The lack of mandatory public liability insurance has some critical reverberations for e-scooters. Often is the case with motor vehicle accidents, blame usually falls on the careless or reckless driving of the rider. However, an e-scooter rider is unlikely to have any insurance to cover injuries. For example, if there is a mechanical fault in the vehicle or if the design or poor road maintenance created an unsafe driving environment, the fault could potentially be placed on a third-party. However, these cases are comparatively less common. In the absence of an insurer, the at-fault rider will have to front the costs of any compensation payable.
If a severe injury occurs, a rider may be significantly less capable of covering the cost of compensation, compared to an insurance company or local council.
Even if sharing services could be held liable for an injury occurring, user agreements are often worded in a way that limits or shifts liability back onto its users. Naturally, this can be unfortunate news for riders and injured persons. In addition, there is an insurance gap in the e-scooter sector that could leave victims with insufficient or no compensation.
As the sector advances, third-party and public liability insurance products will potentially enter the market and be widely adopted by services such as Lime. However, insurance cover for injuries suffered by or caused by riders is not standard. If e-scooters are to become a permanent mode of public transport in Queensland, regulation of and access to insurance products must continue to progress to meet the demand for these vehicles. The government must address safety concerns lest we shift towards New South Wales’ more prohibitive stance on e-scooter usage.
Two new companies were recently awarded tenders for e-bikes and e-scooters by the Brisbane City Council: Beam and Neuron Mobility.
Neuron Mobility is the first insurance provider to offer third-party liability insurance cover to e-scooter riders. This insurance was reported as pivotal to their successful tender. Still, Neuron’s cover is subject to the policy terms, and it is necessary to consider whether those terms may exclude a particular claim. For example, the policy (in its current terms) does not cover operators under the age of 16 or operators who fail to wear a helmet.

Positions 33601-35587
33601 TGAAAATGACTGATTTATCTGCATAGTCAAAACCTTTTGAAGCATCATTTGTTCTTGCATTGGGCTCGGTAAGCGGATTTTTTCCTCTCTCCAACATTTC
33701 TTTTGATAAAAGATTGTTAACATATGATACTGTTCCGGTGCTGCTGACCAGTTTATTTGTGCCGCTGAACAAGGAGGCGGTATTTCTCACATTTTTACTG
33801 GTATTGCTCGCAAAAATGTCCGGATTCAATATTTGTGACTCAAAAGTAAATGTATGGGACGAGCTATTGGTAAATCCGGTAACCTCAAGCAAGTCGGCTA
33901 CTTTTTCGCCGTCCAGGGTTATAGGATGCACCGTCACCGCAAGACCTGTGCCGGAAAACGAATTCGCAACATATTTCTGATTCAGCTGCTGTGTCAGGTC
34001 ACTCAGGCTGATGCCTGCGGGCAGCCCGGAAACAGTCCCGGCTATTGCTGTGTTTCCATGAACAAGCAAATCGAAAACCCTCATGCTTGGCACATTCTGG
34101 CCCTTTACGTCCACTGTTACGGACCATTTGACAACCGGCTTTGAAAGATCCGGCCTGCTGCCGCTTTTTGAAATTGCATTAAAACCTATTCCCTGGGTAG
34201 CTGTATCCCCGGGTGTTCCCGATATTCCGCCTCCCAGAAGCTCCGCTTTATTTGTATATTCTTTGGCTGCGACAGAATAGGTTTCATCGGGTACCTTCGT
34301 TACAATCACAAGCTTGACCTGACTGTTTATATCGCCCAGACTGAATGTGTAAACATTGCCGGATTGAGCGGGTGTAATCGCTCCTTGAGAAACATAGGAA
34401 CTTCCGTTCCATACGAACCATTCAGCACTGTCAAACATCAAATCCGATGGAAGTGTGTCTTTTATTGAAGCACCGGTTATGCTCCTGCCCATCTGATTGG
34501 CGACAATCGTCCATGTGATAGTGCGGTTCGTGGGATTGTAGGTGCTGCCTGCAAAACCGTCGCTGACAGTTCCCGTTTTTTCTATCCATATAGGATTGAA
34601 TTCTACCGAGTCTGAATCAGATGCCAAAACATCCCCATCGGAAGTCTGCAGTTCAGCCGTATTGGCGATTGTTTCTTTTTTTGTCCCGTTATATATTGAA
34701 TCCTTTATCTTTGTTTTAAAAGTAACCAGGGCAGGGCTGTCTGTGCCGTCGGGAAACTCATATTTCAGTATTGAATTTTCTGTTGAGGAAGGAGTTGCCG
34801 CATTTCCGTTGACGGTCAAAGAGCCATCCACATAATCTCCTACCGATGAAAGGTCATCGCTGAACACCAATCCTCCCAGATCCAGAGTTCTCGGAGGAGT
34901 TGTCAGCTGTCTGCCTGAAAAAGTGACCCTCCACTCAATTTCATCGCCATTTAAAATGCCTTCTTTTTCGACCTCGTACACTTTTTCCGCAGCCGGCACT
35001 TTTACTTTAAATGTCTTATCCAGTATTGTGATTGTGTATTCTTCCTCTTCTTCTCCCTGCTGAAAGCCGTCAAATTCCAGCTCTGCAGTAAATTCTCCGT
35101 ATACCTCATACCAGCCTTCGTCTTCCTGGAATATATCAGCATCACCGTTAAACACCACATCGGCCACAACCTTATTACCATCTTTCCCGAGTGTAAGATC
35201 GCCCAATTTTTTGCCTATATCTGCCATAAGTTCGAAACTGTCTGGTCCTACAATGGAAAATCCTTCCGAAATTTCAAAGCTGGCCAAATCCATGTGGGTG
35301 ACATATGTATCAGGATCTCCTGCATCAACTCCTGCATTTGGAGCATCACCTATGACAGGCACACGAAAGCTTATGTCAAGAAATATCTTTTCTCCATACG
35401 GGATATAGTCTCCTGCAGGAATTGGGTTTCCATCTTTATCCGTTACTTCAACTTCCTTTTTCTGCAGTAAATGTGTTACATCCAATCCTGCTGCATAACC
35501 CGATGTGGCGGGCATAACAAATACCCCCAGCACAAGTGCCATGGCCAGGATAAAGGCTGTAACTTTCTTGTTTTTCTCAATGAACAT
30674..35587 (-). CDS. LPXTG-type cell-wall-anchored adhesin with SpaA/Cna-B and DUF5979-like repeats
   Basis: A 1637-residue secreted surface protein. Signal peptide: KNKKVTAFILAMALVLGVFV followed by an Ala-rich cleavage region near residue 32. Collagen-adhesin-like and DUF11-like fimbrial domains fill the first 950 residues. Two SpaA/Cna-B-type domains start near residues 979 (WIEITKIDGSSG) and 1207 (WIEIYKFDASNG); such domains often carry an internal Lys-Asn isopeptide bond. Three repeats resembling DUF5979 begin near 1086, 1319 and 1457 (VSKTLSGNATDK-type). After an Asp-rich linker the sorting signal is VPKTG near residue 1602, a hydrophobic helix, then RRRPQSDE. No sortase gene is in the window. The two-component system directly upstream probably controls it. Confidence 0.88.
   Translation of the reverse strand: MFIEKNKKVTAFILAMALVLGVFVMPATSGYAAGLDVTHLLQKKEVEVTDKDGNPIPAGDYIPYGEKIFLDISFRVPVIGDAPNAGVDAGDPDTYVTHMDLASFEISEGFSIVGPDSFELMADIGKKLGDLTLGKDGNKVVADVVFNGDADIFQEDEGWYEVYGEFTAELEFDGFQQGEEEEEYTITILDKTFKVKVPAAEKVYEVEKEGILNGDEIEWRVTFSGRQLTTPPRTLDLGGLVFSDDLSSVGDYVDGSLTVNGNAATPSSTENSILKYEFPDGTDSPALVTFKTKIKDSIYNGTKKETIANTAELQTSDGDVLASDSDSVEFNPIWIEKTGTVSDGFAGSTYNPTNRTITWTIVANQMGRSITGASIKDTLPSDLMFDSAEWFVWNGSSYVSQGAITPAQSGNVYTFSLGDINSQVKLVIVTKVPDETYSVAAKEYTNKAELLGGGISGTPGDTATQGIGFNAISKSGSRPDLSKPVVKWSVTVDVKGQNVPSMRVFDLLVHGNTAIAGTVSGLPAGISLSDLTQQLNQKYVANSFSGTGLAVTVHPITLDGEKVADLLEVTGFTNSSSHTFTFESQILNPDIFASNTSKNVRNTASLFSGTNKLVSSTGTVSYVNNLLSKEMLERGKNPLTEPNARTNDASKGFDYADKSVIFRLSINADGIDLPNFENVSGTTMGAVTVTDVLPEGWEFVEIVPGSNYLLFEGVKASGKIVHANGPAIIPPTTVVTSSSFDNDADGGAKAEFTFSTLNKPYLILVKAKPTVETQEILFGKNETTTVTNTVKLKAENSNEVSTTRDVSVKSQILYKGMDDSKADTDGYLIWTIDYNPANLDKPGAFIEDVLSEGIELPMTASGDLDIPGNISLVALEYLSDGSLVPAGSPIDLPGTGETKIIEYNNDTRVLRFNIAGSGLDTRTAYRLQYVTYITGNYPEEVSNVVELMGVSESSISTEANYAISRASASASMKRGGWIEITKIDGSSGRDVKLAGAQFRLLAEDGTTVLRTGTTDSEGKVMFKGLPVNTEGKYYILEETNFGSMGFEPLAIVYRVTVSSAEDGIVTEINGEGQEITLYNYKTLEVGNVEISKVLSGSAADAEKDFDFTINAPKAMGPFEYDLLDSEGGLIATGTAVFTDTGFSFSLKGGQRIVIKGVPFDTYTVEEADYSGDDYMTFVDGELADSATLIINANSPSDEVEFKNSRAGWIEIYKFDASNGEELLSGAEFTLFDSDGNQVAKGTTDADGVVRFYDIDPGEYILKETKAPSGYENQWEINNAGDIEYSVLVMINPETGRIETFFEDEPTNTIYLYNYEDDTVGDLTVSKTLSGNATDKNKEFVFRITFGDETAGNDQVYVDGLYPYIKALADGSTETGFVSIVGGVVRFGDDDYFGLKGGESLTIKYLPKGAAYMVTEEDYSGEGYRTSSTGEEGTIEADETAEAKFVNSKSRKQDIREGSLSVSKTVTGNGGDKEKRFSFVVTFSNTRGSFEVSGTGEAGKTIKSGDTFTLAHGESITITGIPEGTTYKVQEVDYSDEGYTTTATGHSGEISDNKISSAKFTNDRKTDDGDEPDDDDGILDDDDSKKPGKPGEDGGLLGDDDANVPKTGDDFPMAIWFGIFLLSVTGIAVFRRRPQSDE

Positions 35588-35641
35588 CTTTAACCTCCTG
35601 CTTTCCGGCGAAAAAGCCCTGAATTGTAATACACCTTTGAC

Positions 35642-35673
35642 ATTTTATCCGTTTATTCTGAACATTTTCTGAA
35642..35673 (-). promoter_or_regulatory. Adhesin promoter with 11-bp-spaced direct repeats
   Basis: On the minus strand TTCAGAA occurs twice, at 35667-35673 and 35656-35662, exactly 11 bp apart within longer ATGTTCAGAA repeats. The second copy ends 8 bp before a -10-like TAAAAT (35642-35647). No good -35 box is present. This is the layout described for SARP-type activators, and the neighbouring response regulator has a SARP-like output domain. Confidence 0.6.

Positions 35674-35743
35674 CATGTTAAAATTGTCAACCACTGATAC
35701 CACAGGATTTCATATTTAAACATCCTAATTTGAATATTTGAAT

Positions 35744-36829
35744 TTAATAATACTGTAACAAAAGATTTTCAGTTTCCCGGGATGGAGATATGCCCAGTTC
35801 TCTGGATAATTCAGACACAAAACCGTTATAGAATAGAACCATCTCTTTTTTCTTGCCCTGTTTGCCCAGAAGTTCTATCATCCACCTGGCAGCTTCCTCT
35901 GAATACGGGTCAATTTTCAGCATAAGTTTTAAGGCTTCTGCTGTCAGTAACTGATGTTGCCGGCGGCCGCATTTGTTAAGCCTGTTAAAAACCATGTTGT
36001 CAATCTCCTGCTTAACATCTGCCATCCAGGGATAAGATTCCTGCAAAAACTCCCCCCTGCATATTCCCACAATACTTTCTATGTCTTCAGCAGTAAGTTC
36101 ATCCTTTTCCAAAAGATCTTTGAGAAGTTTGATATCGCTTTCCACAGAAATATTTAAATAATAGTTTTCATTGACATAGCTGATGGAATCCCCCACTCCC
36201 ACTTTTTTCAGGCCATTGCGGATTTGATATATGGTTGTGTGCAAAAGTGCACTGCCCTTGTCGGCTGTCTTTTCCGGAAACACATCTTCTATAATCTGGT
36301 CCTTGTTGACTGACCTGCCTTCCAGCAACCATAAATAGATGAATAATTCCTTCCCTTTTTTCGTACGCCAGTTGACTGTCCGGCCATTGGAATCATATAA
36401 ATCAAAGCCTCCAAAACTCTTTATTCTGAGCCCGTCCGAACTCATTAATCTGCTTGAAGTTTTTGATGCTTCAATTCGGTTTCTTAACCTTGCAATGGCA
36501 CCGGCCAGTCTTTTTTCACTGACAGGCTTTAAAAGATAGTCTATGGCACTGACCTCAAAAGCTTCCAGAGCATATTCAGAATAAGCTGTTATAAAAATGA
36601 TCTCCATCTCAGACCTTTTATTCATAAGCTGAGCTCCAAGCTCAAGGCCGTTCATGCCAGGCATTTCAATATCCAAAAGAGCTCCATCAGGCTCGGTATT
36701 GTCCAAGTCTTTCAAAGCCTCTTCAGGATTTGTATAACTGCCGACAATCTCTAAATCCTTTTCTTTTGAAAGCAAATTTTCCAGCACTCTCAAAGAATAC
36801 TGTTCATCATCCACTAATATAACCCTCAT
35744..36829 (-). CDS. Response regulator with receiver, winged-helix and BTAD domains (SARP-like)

For people involved in an e-scooter accident, a lawyer representing a party must identify:
- the names of the involved parties
- the circumstances in which the accident occurred
- the date of the accident
- all potential respondents to a claim
- the scheme which regulates the claim
- any insurance held by the party at fault or, at least, the name of their insurer
For those who are risk-averse, it would be wise to investigate the availability of third-party liability insurance before riding an e-scooter (or allowing your children to operate one). E-scooters are fun and a convenient mode of transport, but most people can’t afford to pay a personal injury claim (and the legal costs involved) out of their pocket if an unfortunate event does occur.
Attwood Marshall Lawyers – helping people receive the treatment they need and compensation they deserve after being injured in an accident
Whether you are a pedestrian, e-scooter rider, cyclist, driver, passenger, or motorbike rider, injured in an accident caused by someone else, you may be able to claim compensation to help you obtain the treatment you need and to support you financially during a time when your life has been turned upside down.
Making a compensation claim and dealing with insurance providers can be daunting for many people. Our personal injury lawyers are here to advocate for you and fight to get you the best result so you can focus on what matters most, your health and your recovery.
To get your claim underway or to discuss your unique matter confidentially and our no win no fee service offering, contact our Compensation Law Department by phoning 1800 621 071 or book an appointment with one of our compensation lawyers by using our instant online booking app.